Tags:

Miscellaneous

5 Reasons You Haven’t Nailed The Body You Want

by Ali Turner 13. August 2013 17:22
If you've been busting your butt in the gym, or trying to stick to a hell-ish, socially restrictive diet and are still not looking like the genetic equal of Jessica Alba… or Hugh Jackman… then here’s a few reasons you may not be seeing the results you want.   1. Your Mindset   Knowing all the tips, tricks and activity patterns in the world to make you leaner, faster and stronger won’t amount to much if that knowledge doesn’t translate into action. If you know HOW, then why haven’t you done it yet? Research shows people with a positive attitude are more likely to stick with and actually achieve their goals. It’s believing you CAN rather than getting caught in the “it’s so hard” or the “I can’t do this because...” head space.   Quick Fix Break your big goals down into little ones. Set yourself something achievable like a 3 week challenge. No complaints, no excuses for 3 weeks… just do it. Once you’ve achieved your challenge, give yourself a few days off then set the next one.   Long Term Be mindful of how you feel about exercise and healthy choices. Does exercise feel like a chore? Do you have a negative association with healthy food? We are drawn to pleasure and try to avoid pain, so the best way to achieve long term success is to create healthy habits that give you positive feelings (pleasure) rather than negative feelings (pain). Some easy ways to do this are to set mini goals so you’re getting little wins, train with your partner or friends (shared success is twice the success after all!) or find a trainer that believes in positive reinforcement rather than making you feel unworthy. If you’d like some extra help to reassociate pleasure with exercise and healthy choices, try an BUF favourite Anthony Robbins.   2. Your Nutrition The most significant factor in getting results is your nutrition. I love the way Precision Nutrition puts it - poor nutrition is what holds you back, good nutrition is what propels you forward. Good nutrition is consistently proven to build better and faster muscles, shed fat, increase energy, improve recovery, improve mood and just generally improve most measurable health markers. If good nutrition is your weak spot…   Quick Fix Know what good nutrition actually means. There is way too much contradicting information out there and it can be really confusing. Don’t worry about the latest this or the latest that, stick to the basics of nutrition and you’ll be fine. We recommend reading through this blog to get the basics down, but start with a free nutrition analysis (just ask your trainer). You’ll be surprised at what a big difference small changes can make.   Long Term Once you understand what you should be eating and why, then it becomes a lot easier to work on instilling the habits of good nutrition.   3. Your Consistency Training for just 10 min every day is more effective than 1 hour on the weekend. The same applies over longer periods of time as well – so many people smash themselves for 3 months over summer and then hibernate for the rest of the year, big mistake! Being consistent, week in week out is much more effective, even if some weeks you’re not training hard.   Quick Fix Hire someone to make you do it. That’s why God invented the fitness industry. Even trainers hire other trainers to keep them accountable! Use a trainer to get you started on forming the right habits, it’s hard to be lazy when someone is waiting for you. If a personal trainer is out of reach, booking in for classes at BUF will work too – just the process of booking is a great mental trick to keep you consistent.   Longer Term Get into a routine that you can stick to year round and make these times nonnegotiable pillars in your life. This might involve training 3 to 4 times per week but it also might involve a quick 10 to 15 minute interval training session when you roll out of bed each morning – little things like that done consistently add up very quickly.   4. Your Genetics Now, I purposely put this towards the end. Not because it’s not hugely important, but often I find clients leaning on this for, ‘well it just must be my genetics...’, or ‘my mum has always been overweight, I think this is just my body type’, or ‘my body will always be fat, I don’t process carbs’. The excuses go on... and on. But, of course, with no actual results being achieved. It’s REALLY rare that someone’s genetics stop them from achieving the results they want… if in fact they actually DO want them. You CAN change the amount of fat and muscle you have. You can make significant improvements in your strength, flexibility and fitness. It’s just finding the right way to do it for your specific goals. Sure, some people have to work a little harder than others, but that just makes it all the more satisfying in the end. Be realistic with what you’re putting in and what you’re expecting back.   Quick Fix Keep a food journal and training diary. Are you consistent with your habits? Be honest!   Longer Term If you’re genuinely stuck or even if you want to understand more about your own unique genetic make-up, try Genetic Testing at AGOGA to help you fine tune your approach.   5. Lack of Time and Knowledge   If you don’t have the time or inclination to figure everything out on your own and you just want someone to tell you specifically how, what, when and why to train/eat/think, then sign up for a Health and Fitness Consultation and I’ll walk you through it.   Final thought   “‘We are what we repeatedly do. Excellence, then, is not an act, but a habit” – Aristotle.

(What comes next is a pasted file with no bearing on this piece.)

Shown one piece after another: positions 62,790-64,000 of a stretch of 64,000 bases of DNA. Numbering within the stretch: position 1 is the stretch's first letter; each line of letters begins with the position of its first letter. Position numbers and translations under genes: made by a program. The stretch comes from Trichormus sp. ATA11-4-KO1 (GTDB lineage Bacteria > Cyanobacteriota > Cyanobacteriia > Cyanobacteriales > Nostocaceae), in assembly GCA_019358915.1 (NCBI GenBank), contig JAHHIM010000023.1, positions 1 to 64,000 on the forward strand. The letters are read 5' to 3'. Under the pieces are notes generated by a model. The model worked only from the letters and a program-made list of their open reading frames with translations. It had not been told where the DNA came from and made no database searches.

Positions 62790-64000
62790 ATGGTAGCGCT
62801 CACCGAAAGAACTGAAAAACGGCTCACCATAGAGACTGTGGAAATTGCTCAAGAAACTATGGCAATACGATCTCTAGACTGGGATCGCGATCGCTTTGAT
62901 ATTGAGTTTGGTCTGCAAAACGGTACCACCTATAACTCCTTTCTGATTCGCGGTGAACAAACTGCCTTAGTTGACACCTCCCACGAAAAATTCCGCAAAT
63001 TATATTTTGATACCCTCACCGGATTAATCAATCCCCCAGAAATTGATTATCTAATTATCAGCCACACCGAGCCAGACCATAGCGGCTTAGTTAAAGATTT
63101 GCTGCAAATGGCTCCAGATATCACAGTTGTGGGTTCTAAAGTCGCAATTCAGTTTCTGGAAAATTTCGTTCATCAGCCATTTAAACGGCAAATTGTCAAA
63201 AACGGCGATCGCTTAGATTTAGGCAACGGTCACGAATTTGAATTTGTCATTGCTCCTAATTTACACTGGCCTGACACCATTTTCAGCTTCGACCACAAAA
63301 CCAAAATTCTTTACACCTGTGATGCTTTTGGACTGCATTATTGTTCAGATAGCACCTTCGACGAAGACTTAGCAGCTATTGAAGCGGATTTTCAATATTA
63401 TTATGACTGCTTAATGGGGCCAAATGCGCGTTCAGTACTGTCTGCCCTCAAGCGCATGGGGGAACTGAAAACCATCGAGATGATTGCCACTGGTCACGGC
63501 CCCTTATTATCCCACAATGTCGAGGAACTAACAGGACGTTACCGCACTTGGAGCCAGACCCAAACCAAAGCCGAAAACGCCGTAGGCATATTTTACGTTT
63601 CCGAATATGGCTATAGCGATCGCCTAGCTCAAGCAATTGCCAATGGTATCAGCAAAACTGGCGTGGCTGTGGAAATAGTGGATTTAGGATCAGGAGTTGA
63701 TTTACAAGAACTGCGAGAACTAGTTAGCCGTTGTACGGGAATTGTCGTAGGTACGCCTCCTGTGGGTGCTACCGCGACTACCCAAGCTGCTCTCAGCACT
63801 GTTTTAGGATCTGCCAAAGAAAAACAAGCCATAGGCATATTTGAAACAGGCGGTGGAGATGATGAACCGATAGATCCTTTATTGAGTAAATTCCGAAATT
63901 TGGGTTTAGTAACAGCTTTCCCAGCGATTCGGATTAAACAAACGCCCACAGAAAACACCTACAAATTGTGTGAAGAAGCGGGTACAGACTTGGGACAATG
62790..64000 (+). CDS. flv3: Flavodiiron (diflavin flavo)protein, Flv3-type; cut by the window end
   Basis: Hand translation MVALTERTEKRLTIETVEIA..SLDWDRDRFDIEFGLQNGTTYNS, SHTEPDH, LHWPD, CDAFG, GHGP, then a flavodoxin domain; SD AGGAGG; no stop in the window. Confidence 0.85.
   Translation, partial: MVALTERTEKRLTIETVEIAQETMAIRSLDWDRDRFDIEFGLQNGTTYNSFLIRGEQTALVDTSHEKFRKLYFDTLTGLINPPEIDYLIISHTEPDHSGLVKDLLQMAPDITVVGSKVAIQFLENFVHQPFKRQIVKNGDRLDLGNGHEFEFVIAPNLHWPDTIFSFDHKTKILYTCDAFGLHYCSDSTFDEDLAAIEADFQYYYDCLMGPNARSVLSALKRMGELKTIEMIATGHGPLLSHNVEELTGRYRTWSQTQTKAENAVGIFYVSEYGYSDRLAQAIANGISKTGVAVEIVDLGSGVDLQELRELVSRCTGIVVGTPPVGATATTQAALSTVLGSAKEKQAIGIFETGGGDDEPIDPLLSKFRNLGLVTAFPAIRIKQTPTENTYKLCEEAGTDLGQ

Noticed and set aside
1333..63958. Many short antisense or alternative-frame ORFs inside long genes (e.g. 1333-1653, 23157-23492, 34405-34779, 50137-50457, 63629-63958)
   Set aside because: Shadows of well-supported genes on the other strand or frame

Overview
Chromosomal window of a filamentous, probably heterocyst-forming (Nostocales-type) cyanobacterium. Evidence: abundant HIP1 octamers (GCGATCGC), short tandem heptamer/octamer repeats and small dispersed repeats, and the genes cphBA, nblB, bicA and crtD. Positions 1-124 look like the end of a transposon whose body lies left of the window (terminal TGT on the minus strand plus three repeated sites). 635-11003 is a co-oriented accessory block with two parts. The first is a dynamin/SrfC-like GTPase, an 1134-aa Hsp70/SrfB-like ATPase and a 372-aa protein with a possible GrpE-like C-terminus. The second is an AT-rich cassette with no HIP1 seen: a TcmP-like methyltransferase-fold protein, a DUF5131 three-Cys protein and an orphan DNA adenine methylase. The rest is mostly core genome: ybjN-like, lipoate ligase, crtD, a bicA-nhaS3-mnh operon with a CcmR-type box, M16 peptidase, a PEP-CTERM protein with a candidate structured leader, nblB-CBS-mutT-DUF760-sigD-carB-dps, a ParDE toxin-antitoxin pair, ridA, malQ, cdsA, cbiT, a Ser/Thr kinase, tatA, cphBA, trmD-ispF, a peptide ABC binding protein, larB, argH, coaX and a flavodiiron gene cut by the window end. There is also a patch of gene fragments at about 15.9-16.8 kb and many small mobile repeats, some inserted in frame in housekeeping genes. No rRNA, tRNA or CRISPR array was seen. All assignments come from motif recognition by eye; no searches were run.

Tags:

Miscellaneous

40-Day Winter Challenge Winners!

by Libby Babet 4. August 2013 18:40
Congratulations to the first ever BUF 40-Day Winter Challenge winners! You stayed consistent (and then some) all winter, notched up a bucket-load of stamps and VOILA! You win the following awesome prizes for your efforts. Collect ‘em this week at boot camp and enjoy the fruits of your labour ;) [More]

Tags:

Miscellaneous

New BUF Rewards Program!

by Libby Babet 31. July 2013 07:19
Consistency is THE most important thing when it comes to training, so following on from the success of the 40 Day Challenge, we wanted to find an ongoing way to keep everyone motivated, particularly when it gets cold!

We know from experience that the best way to keep your motivation up is to train with friends. That’s why, in association with Perkville.com, Bottoms Up! now rewards you for both attending and roping in your lady friends. [More]

Tags:

Miscellaneous

This Is One Inspirational Lady

by Libby Babet 23. July 2013 20:59
This week we profile one of our fabulous clients, Kerrie Otto de Grancy, who has just completed a 100km ultra marathon, scored herself a spot on the Aussie team and landed 3 Australian Records! All in the name of charity... [More]

Tags:

Miscellaneous